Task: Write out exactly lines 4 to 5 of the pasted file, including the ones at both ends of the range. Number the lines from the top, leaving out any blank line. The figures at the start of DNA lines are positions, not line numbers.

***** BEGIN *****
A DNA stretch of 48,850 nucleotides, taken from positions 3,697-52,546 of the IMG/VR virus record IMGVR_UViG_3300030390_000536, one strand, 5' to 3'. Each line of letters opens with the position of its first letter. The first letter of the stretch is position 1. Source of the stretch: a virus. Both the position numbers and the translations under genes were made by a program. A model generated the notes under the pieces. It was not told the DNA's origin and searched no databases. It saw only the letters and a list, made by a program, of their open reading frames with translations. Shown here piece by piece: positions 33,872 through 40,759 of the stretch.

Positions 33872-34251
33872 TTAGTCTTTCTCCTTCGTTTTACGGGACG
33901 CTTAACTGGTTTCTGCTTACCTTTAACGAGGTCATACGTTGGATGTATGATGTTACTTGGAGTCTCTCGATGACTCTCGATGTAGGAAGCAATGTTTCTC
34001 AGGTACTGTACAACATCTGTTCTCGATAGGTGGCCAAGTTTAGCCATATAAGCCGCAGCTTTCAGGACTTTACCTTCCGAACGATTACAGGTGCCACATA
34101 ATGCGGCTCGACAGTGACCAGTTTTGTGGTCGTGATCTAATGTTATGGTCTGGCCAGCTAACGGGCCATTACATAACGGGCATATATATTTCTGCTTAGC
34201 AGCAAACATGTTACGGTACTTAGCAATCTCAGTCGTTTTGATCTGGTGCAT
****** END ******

33901 CTTAACTGGTTTCTGCTTACCTTTAACGAGGTCATACGTTGGATGTATGATGTTACTTGGAGTCTCTCGATGACTCTCGATGTAGGAAGCAATGTTTCTC
34001 AGGTACTGTACAACATCTGTTCTCGATAGGTGGCCAAGTTTAGCCATATAAGCCGCAGCTTTCAGGACTTTACCTTCCGAACGATTACAGGTGCCACATA